The EventScripts plugin was initially released in December 2004 by Mattie Casper. Originally the design was to allow administrators to automatically invoke configuration (*.cfg) files whenever important game events happened. In this way, administrators could do things like change the gravity upon round start, or invoke commands for popular administrator addons like Mani Admin Plugin. [4]. The cross-interaction with other plugins really drove a lot of EventScripts initial popularity.

In 2005, by community request, EventScripts was updated to become more powerful, adding console commands for logic operations (if/then, while, etc.) and the notion of "script packs" [5] which allowed for grouping of event-based configuration files. The popularity of the plugin grew rapidly in this timeframe as the community released dozens and dozens of scripts to the public, like the popular MugMod (originally a plugin) and GunGame scripts.

In 2006, EventScripts 1.0 was released. This introduced a new script structure that allowed authors to create stand-alone script files without relying on packs of multiple .cfg files. This structure also provided block-based language constructs that allowed for loops, advanced conditions (via if/else), and custom console, say, and client commands. [6] Important feature releases improved performance in 2006 and early 2007 via the 1.2 [7] and 1.3 [8] releases. During 2006, the popular support plugin ES_Tools was released to provide access to deeper things within the Source engine which EventScripts could not or did not yet offer.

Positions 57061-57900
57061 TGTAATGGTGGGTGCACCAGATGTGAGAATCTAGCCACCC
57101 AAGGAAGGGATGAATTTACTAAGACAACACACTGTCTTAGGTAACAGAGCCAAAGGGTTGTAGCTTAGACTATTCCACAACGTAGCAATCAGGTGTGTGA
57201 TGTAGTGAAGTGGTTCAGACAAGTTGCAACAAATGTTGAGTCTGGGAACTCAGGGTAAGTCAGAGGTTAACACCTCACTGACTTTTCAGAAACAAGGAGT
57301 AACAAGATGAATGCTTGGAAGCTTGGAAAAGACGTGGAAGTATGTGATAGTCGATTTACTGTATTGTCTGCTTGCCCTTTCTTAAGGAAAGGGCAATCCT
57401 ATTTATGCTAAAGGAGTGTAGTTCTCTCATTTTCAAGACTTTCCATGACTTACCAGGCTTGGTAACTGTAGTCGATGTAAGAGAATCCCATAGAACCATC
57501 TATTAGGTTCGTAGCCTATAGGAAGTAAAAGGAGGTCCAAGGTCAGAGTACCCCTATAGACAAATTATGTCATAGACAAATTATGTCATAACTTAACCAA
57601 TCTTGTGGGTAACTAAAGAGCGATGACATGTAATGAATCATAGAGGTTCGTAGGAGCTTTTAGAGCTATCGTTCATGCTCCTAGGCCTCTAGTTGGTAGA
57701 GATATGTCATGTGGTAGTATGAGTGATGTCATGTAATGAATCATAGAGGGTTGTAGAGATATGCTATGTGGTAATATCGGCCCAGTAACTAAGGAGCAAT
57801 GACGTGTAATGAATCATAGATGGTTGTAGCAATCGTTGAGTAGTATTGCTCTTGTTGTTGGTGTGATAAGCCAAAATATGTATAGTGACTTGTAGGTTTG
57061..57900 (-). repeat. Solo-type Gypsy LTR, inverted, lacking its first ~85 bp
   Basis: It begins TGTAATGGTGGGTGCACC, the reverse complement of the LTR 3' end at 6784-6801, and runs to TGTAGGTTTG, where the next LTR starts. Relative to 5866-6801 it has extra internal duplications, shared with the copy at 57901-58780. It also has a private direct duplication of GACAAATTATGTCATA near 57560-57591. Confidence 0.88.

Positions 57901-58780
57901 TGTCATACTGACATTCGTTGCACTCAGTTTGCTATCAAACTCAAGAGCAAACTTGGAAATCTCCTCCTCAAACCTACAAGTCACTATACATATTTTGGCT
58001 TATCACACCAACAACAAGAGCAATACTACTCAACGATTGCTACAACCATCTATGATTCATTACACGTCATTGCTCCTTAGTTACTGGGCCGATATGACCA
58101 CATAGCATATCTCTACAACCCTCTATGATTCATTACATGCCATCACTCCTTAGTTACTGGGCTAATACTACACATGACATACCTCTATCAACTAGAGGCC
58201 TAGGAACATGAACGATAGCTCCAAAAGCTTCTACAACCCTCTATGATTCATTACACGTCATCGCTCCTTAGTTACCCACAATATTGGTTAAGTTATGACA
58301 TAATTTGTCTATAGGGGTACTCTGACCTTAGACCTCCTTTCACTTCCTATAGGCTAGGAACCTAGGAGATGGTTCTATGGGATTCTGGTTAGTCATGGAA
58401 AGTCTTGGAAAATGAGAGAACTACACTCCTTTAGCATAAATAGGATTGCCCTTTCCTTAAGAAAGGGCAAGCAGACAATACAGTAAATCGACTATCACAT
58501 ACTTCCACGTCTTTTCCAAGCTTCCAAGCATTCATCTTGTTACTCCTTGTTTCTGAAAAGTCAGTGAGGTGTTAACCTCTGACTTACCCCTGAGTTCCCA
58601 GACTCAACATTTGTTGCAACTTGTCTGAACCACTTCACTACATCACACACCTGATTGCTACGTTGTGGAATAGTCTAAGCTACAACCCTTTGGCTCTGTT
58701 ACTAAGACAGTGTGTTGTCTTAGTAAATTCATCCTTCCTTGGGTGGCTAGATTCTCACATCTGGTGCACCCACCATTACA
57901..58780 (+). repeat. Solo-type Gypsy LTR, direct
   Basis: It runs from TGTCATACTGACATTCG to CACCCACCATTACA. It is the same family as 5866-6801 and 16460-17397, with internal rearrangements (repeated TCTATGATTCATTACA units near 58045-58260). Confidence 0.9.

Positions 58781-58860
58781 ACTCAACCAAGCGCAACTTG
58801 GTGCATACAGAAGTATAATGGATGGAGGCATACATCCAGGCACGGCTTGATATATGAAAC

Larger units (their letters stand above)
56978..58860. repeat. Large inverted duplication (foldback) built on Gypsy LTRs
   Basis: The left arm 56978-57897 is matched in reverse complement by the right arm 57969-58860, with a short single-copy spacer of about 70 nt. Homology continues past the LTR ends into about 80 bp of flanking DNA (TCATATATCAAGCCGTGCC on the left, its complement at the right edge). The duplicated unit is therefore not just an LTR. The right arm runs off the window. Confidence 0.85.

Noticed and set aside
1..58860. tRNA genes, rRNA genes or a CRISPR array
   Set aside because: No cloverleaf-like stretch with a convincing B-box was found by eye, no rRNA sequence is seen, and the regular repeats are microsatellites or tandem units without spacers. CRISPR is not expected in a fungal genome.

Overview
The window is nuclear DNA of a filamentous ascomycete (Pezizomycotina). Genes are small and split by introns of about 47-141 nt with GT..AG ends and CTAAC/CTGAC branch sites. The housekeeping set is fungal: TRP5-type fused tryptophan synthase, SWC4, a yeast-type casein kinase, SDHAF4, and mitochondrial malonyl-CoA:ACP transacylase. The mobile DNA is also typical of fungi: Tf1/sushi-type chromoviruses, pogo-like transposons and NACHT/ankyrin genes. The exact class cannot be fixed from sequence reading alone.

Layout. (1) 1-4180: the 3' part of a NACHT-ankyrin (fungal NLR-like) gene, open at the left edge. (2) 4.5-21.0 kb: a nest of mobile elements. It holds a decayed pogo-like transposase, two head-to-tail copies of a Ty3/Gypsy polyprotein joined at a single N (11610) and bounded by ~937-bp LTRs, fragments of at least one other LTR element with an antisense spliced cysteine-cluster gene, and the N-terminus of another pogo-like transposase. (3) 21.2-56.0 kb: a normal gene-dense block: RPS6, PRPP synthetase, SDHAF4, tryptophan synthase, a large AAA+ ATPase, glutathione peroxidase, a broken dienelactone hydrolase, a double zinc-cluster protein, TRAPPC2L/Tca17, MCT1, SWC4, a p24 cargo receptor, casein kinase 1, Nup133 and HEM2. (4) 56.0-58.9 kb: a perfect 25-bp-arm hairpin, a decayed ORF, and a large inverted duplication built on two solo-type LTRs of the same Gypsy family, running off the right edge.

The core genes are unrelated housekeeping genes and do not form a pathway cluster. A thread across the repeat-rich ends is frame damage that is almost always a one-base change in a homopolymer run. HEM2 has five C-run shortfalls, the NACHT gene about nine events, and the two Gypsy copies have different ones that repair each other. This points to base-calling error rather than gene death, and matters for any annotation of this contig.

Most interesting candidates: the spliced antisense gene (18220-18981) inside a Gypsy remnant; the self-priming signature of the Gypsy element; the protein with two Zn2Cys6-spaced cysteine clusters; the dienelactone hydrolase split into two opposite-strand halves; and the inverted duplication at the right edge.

EventScripts community mascot, with python friend from ES 2.0

In May 2007, EventScripts 1.5 was released and provided support for SQLite databases, regular expressions, and a variety of other modern language features. In this release, EventScripts changed its server variable expansion dramatically to improve performance. During this time, the project took on the Evie zebra mascot.

In October 2007, EventScripts 2.0 was released to public beta. This version allows for full-fledged Python scripting on Windows and Linux game servers. Scripts are loaded a lot like Python modules, but they support a simplified syntax that automatically registers events and code blocks. Python offers a huge library of existing functionality and tutorials, so this gives a Source server a lot more access to just about anything supported by normal Python applications. Thus giving Python a huge leap over the original scripting language ES.

Script Addons[edit]

There are over a thousand addons written for EventScripts. For a growing list, see Script Addons in the external links below.

Some of the most popular scripts are featured on hundreds or thousands of servers:

  • GunGame, written by cagemonkey, is a modification that changes the dynamic of Counter-Strike: Source to become a race to get at least one kill with every gun. A challenging ending calls for someone to kill another player with only a knife and then only a single hand grenade. This has become popular enough to be backported to the original Counter-Strike.
  • MugMod is a simple addon that gives player's the ability to steal the money of their victims when they kill them with a knife.
  • ba_bank allows players to store and withdraw money from a virtual bank each round.

External links[edit]